Can #NeverTrump Elites Ever Be Reliable Voices for Republican Voters Again?

It was pretty nasty. And I was part of it once, too. But while I turned from being a #NeverTrump social media warrior to a Trump supporter during the summer, I have no illusions about who started it.

Donald Trump, the candidate, was an ass. From the slurring of John McCain’s service to his mocking of a handicapped reporter to that crap about Ted Cruz’s father being part of the Kennedy assassination, I hated this guy’s guts.

His posse was often worse. When a female reporter was manhandled by Trump’s thuggish campaign manager, she was smeared by her own employer. His biggest cheerleader, FOXNews host Sean Hannity was so over-the-top with his threats to and condemnation of GOP opponents of Ttump – many of whom were once friendy to him and his show – is now dead to me.

Trump’s failure to commit to supporting the GOP nominee in the beginning earned the mistrust he received. His repeat of  the Democrat line that President George W. Bush’s lied about committing the nation to the Iraq War disqualified him in the minds of experts like Eliot A. Cohen who writes in today’s Washington Post:

I am a national security Never-Trumper who, after the election, made the case that young conservatives should volunteer to serve in the new administration, warily, their undated letters of resignation ready. That advice, I have concluded, was wrong.

My about-face began with a discreet request to me from a friend in Trumpworld to provide names — unsullied by having signed the two anti-Trump foreign policy letters — of those who might be willing to serve. My friend and I had agreed to disagree a while back about my taking an uncompromising anti-Trump stand; now, he wanted assistance and I willingly complied.

After an exchange about a senior figure who would not submit a résumé but would listen if contacted, an email exchange ensued that I found astonishing. My friend was seething with anger directed at those of us who had opposed Donald Trump — even those who stood ready to help steer good people to an administration that understandably wanted nothing to do with the likes of me, someone who had been out front in opposing Trump since the beginning.

Cohen admits to making amends with his friend, but says this:

This was a tipping point. The tenor of the Trump team, from everything I see, read and hear, is such that, for a garden-variety Republican policy specialist, service in the early phase of the administration would carry a high risk of compromising one’s integrity and reputation.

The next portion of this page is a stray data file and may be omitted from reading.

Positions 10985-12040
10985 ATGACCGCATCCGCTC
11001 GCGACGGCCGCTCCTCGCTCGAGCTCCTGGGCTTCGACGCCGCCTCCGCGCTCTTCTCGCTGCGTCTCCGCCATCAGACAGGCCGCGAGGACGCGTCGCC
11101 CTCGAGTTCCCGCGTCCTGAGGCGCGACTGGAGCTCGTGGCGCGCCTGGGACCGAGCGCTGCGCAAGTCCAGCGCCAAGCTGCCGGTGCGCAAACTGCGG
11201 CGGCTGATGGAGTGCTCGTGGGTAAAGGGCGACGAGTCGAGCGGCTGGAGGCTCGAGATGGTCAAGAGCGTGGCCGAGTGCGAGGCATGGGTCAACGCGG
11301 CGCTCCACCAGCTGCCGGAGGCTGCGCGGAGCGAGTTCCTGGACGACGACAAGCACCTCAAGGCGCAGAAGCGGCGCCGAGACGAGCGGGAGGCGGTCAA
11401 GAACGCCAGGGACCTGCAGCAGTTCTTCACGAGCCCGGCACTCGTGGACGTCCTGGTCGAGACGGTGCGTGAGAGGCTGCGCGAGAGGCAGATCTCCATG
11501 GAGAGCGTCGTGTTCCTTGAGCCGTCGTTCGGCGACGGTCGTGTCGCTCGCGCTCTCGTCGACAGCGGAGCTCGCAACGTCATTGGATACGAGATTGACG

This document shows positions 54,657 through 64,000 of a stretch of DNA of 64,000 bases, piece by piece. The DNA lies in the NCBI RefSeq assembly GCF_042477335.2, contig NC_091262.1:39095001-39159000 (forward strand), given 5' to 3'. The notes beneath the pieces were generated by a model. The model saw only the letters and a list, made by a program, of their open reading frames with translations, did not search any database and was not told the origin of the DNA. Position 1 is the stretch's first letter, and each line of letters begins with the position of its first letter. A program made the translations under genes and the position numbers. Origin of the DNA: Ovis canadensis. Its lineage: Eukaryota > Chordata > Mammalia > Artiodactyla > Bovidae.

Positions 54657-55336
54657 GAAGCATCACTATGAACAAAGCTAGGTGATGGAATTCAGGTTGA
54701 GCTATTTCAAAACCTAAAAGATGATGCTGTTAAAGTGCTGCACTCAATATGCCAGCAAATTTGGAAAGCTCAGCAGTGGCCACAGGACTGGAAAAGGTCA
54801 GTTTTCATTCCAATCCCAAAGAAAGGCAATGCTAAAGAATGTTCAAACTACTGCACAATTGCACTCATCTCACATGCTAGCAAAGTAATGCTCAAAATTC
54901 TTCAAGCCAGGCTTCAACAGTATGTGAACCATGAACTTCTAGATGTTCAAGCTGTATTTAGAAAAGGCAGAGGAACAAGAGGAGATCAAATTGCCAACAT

The early placement and obvious influence of establishment republicans in Trump’s transition team – Vice President-elect Mike Pence, WH Chief of Staff Reince Preibus and Kellyanne Conway signal that the sort of animus Cohen experienced won’t be the rule. Trump’s refusal to listen to blowhards like Hannity to move for Speaker Paul Ryan’s removal further illustrates the sober, inclusive nature of what a Trump administration is becoming.

There are sure to be lots of exchanges like these going on right now and it’s fair to observe that Cohen is overreacting as a result of his own mind-set like what he writes here:

Trump was not a normal candidate, the transition is not a normal transition, and this will probably not be a normal administration. The president-elect is surrounding himself with mediocrities whose chief qualification seems to be unquestioning loyalty. He gets credit for becoming a statesman when he says something any newly elected president might say (“I very much look forward to dealing with the president in the future”) — and then reverts to tweeting against demonstrators and the New York Times. By all accounts, his ignorance, and that of his entourage, about the executive branch is fathomless. It’s not even clear that he accepts that he should live in the White House rather than in his gilt-smeared penthouse in New York.

Embolden print, mine.

A public servant of Cohen’s experience should have known these last two sentences would reveal his own bias against Trump.

Cohen is not alone among elite #NeverTrump voices who continue to snipe at Trump.  The Weekly Standard’s Bill Kristol remains smug. The Washington Post’s Jennifer Rubin, once among my own favorite conservative bloggers openly cheered for Hillary Clinton and now appears to write from the left in opposition to the name of her space, Right Turn. #NeverTrump’s hand-picked candidate, Evan McMullin, currently specializes in click-bait for lefty trolls on Twitter.

Republican voters came home and voted for the Trump-Pence ticket last week in stunning fashion. Their pick-up of Florida, Pennsylvania, Ohio, Wisconsin and apparently Michigan could not have been accomplished by any other GOP candidate, giving Trump a mandate from republican voters.

#NeverTrump elites, like Rand Paul, are finding themselves on a shrinking island with only bitter fruit to consume. Meanwhile, the voters who sent Mr. Trump to the White House are going back to work and will have no need for their negative drive-by propaganda.  Especially when they focus more on their opposition to Trump than elements of the left they saved the nation from with their votes.


About Bob Sikes

A long time ago and a planet far, far away I was an athletic trainer for the New York Mets. I was blessed to be part of the now legendary 1986 World Series Championship. My late father told me that I'd one day be thankful I had that degree in teaching from Florida State University. He was right and I became twice blesses to become a teacher in the late 1990's. After dabbling with writing about the Mets and then politics, I settled on education.
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